How to Japan

How to Save Money by Using Convenience Store Point Cards

Having been recently converted into using point cards, I can say that this practice is worth starting due to the long-term rewards. If you’re staying in Japan for an extended period of visiting frequently, give convenience store points a shot.

My wallet might be fatter because of all the point cards I have accumulated in the past few years, but I have no regrets. I enjoy being asked by the cashier if I want to use the points in my point cards because it’s enough to pay for what I want to purchase. If you’re still skeptical about this whole thing or curious just how beneficial these cards can be, keep on reading.

What are Japanese convenience store point cards

Today, we will only be focusing on convenience store point cards. Take note that Japan has both physical and online point cards for almost all retail stores such as supermarkets and boutiques. However, when you’re in Japan, chances are you will need to visit a convenience store at one point, so let’s tackle this topic and get some extra perks.

There are three leading convenience store chains in Japan: 7-11, Lawson, and Family Mart. Each one has a particular point card, Nanaco, Ponta, and T-Point, respectively.

7-11’s Nanaco card

The Nanaco card is used for 7-11 and works more like an ‘e-wallet’ IC card, requiring a top-up so you can accumulate points. The card itself is designed with light rainbow colors, featuring a giraffe.

Other accepted stores: Denny’s, Seibu Sogo, Ito-Yokado, Ario, McDonald’s, Coco Ichibanya, Shinsei Bank, and more.

Sign-up/card fee: ¥300

How to apply: Fill out the application form from any of the stores that accept Nanaco. The card is issued immediately at the store. You can also apply online and get the card mailed to your address.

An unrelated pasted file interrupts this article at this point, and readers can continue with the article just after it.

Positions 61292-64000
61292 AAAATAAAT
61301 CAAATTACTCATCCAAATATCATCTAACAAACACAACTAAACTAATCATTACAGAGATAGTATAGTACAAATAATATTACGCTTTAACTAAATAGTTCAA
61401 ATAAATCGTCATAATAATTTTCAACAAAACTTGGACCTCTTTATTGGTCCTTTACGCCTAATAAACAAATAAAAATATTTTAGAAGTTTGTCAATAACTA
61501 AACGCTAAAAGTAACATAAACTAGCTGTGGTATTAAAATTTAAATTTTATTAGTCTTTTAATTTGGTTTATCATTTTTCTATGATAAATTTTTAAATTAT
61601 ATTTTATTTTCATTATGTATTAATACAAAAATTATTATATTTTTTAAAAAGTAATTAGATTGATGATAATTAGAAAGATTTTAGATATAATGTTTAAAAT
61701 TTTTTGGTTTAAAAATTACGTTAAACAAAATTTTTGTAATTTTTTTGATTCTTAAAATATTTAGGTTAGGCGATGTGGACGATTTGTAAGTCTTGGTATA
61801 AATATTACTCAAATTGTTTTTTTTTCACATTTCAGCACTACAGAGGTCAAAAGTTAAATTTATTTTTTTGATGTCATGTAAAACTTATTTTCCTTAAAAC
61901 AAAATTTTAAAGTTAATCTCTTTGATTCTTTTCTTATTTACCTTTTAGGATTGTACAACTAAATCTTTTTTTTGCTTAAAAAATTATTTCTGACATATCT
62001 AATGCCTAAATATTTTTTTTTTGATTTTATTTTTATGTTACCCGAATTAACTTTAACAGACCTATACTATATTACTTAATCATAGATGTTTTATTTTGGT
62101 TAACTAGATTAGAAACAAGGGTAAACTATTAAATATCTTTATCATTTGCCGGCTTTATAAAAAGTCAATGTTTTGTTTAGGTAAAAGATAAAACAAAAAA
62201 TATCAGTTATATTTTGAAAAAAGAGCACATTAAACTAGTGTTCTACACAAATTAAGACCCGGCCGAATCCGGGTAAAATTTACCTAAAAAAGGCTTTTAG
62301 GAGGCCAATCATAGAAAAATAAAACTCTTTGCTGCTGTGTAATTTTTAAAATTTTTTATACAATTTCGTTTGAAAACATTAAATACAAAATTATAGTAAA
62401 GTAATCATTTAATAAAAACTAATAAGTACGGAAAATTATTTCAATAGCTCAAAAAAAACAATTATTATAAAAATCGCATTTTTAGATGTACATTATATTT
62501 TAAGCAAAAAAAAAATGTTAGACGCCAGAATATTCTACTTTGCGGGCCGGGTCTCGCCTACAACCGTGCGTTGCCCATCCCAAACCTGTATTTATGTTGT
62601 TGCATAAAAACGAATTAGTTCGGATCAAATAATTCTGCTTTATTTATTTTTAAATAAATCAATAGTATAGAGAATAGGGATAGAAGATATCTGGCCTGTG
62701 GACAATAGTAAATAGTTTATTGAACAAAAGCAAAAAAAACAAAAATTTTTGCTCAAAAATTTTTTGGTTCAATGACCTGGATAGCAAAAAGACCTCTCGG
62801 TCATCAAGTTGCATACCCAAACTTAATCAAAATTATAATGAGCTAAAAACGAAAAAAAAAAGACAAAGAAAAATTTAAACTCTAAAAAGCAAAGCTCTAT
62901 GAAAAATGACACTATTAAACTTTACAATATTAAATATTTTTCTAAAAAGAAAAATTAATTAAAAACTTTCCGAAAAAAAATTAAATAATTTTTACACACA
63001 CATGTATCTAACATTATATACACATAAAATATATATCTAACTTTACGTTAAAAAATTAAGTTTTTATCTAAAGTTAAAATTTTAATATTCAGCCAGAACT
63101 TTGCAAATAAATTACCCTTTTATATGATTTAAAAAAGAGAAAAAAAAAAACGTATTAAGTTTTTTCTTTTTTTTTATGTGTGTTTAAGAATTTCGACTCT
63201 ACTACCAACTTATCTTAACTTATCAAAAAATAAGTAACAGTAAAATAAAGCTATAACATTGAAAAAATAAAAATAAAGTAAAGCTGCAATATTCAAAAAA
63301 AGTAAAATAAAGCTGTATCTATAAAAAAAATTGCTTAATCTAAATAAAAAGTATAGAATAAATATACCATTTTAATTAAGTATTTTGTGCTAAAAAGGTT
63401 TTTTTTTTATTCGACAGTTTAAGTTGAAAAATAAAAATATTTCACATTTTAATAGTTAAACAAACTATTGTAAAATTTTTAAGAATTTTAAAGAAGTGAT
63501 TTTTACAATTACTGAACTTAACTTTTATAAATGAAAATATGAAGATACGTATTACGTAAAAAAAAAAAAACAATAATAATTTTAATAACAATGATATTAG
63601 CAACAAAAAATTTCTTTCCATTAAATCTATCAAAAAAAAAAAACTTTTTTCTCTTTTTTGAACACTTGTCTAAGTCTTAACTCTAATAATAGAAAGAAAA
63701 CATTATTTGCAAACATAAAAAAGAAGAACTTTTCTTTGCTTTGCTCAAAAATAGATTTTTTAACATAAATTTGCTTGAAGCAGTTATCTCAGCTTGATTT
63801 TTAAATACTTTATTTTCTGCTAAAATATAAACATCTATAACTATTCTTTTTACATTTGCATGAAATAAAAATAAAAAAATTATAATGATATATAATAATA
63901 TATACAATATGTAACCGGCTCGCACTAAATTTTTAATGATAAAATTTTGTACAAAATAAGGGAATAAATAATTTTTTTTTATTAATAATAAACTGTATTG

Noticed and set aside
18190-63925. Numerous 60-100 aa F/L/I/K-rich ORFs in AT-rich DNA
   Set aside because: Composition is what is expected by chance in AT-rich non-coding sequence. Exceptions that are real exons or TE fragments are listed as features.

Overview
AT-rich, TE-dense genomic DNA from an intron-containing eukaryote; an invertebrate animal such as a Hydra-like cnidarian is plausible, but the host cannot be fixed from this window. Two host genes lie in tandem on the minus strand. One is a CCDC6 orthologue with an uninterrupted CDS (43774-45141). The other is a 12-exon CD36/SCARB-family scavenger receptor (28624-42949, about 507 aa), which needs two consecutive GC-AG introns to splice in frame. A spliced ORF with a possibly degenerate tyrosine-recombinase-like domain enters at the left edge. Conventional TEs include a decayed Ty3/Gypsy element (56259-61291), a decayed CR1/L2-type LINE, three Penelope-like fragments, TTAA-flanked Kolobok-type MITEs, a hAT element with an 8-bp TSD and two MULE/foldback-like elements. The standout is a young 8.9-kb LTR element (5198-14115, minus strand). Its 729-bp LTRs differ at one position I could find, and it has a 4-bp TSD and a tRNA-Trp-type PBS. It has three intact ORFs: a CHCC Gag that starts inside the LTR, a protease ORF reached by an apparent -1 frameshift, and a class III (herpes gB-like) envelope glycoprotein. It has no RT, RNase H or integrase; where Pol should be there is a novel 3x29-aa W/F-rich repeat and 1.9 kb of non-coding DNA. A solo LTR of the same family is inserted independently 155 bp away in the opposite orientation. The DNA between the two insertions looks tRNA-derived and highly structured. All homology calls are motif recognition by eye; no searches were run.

Conversion: ¥100 = 1 point

Redemption: 1 point = ¥1

You can access the Nanaco website here.

Lawson’s Ponta card

Lawson’s Ponta card uses the friendly-looking orange raccoon as its mascot. On top of accumulating points, using the Ponta card at any Lawson gives you even more savings by charging you less for the points you’ve earned. For example, some items will cost less than the SRP when you use your points to purchase.

Other accepted stores: Shell, Lawson Store 100, KFC, Japan Airlines, Geo, Tomod’s, Seijo Ishii, 2nd Street, and more.

Sign-up/card fee: Free

How to apply: You can get your card at any Lawson Station inside the store or online. You can choose the regular point card, a credit card, or one with a prepaid function.

Conversion: ¥100 = 1 point

Redemption: 1 point = ¥1

You can access the Ponta website here.

Family Mart’s T-Point card

Lastly, you have the famous T-point card – the bold yellow “T” available in so many stores that those who don’t know what it is will be forced to inquire.

Other accepted stores: Maruetsu, Welcia, Gusto, Yoshinoya, Lotteria, Tsutaya, Studio Mario, and more.

Sign-up/card fee: Free

How to apply: You can get a T-Point card at almost all stores where it’s accepted, whether a Family Mart, Tobu, or Tsutaya store. The card is issued on the spot.